Among other topics, darkvision in fifth edition Dungeons & Dragons has been discussed at Nerdarchy HQ. While myself and the other Nerdarchists really don’t agree with the problem, I wanted to offer some helpful tips that I use in my sessions that might work in yours to make D&D darkvision more enjoyable. There are all manner of creatures and tactics that can be used to increase the level of intrigue in your campaigns, making your players less comfortable in the dark.
What happens in the dark with D&D darkvision
This is our house
Somewhat controversial to other Dungeon Masters when I mention it, is my tendency to give my monsters a kind of home field advantage. While the players are slowed, slogging through underbrush deep in a forest, the satyr defending the only home they’ve ever known do not suffer the same limitations. They know the these woods like an old friend and are able to move and flow with the foliage all around them. Using this natural home advantage that anyone living in a location for a long while would have, you can extrapolate this to dark caverns. Just as when you wake up in the night for your hazy trek to the restroom, you generally know your home well enough to navigate with your eyes closed. With this, kobolds, goblins, and the like within my world do not consider the dark as lightly obscured. They would easily be able to pick up on errant motion or small changes done to their home. This isn’t that they simply succeed all their Perception checks, it just makes a party that insists on going in the dark have a small penalty compared to the home defenders. What I commonly quote to my players when they debate using a light source or not is, “Whatever lives in here is probably very accustomed to the dark. How comfortable do you feel in their dark?”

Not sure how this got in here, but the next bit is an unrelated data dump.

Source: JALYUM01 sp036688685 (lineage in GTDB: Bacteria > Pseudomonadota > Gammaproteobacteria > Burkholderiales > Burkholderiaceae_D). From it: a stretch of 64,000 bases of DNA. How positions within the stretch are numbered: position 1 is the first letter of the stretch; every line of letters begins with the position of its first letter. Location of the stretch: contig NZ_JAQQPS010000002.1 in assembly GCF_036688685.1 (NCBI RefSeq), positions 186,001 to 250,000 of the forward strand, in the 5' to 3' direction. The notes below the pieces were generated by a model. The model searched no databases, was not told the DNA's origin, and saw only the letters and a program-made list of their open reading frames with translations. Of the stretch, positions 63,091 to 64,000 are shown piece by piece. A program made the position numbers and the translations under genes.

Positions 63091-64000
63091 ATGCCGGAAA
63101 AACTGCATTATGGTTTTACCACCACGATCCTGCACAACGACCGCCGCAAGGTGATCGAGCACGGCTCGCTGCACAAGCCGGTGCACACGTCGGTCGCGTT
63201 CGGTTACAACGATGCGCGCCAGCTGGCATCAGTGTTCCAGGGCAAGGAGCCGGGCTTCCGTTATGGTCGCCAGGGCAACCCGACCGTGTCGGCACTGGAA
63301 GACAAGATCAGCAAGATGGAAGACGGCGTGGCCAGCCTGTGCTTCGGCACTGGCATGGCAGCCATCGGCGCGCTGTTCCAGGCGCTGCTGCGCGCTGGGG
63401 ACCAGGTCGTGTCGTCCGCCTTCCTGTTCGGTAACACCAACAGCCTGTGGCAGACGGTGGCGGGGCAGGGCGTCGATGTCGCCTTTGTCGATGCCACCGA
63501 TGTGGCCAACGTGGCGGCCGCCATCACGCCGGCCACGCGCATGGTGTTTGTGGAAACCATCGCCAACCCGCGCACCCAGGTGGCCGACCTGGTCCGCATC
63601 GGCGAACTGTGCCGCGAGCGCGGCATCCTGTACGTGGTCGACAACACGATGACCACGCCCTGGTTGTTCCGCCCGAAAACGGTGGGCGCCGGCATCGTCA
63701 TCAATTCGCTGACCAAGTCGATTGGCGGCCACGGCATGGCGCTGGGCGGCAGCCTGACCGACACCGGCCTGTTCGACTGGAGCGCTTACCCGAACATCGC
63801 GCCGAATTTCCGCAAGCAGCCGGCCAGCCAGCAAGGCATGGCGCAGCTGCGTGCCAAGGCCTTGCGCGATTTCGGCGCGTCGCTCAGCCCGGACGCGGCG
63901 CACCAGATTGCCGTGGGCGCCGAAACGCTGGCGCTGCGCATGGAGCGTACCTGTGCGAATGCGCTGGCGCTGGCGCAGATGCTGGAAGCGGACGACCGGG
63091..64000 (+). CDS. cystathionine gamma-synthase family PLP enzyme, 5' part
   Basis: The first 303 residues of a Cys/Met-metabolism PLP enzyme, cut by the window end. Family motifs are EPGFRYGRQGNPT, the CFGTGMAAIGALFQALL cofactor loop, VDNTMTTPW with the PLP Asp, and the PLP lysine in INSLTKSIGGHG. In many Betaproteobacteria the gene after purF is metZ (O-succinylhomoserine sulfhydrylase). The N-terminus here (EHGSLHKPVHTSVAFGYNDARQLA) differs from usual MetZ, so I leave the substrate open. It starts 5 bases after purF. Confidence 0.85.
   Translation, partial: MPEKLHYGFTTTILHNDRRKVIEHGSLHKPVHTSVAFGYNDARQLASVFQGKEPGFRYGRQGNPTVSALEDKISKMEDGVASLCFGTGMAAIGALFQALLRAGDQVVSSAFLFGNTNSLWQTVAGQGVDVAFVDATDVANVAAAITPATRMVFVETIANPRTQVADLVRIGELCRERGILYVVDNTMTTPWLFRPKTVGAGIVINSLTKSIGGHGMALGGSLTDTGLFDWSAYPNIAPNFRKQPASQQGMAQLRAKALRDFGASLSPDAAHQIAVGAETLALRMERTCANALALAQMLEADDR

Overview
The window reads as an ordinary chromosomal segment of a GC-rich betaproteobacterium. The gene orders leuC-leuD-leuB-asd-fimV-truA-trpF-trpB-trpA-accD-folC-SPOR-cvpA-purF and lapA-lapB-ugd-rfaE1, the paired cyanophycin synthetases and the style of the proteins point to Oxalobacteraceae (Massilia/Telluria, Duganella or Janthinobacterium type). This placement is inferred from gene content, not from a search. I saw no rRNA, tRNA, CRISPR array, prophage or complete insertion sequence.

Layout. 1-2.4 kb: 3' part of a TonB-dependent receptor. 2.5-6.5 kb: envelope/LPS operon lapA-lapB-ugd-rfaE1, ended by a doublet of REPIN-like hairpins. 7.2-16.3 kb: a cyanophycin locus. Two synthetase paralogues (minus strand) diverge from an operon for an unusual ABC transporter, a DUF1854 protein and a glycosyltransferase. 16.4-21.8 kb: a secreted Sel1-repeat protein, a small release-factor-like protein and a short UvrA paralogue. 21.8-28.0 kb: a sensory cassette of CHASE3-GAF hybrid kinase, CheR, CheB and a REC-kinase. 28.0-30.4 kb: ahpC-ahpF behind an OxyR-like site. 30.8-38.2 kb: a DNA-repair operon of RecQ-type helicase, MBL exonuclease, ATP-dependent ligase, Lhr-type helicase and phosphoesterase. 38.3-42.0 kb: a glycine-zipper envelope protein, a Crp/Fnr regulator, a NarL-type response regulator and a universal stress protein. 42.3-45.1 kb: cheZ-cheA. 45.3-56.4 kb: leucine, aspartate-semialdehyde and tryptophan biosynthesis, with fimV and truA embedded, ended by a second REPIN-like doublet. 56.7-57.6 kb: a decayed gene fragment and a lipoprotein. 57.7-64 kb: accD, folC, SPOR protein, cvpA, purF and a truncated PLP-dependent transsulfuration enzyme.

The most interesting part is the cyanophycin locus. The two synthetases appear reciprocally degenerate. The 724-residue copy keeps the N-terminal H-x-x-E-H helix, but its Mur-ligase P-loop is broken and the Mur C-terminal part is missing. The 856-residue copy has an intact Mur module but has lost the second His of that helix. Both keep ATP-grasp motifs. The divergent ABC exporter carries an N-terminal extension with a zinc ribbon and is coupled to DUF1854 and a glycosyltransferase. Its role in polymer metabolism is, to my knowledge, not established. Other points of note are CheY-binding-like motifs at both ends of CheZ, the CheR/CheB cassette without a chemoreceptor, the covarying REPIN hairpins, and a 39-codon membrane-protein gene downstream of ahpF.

D&D darkvision is not rare
Any creature that has survived in the weird world of D&D would probably develop all manner of skills to be successful. Anything that lives in the dark would have to contend with prey or worse, predators, that live in the same conditions. This would mean that to remain hidden in such an intense arms race over many generations, these creatures would develop abilities or tactics to focus on tricking the built-in flaws of darkvision. The camouflage patterns of a lurking beast might be perfect to disappear from darkvision, but simple torchlight uncovers the creature easily if it never deals with light. Sentient creatures could be even worse. Tactics they would learn to deal with darkvision foes could be as simple as hiding behind objects but could also be wearing paints or cave-dwelling animal hides to be rendered nearly invisible without the aid of light. This is without even mentioning the use of fog, magic, water and traps.
The points to remember are simple: creatures that dwell in the dark understand, likely on an instinctual level, D&D darkvision and have developed many tricks to level the playing field. What do you think? Is darkvision tanking your sessions or is this whole thing over blown? Let us know below and I’ll see you next time. Stay nerdy.
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Child of the Midwest, spending his adolescence dreaming of creating joy for gaming between sessions of cattle tending. He holds a fondness for the macabre, humorous and even a dash of grim dark. Aspiring designer spending most of his time writing and speculating on this beautiful hobby when he isn’t separating planes.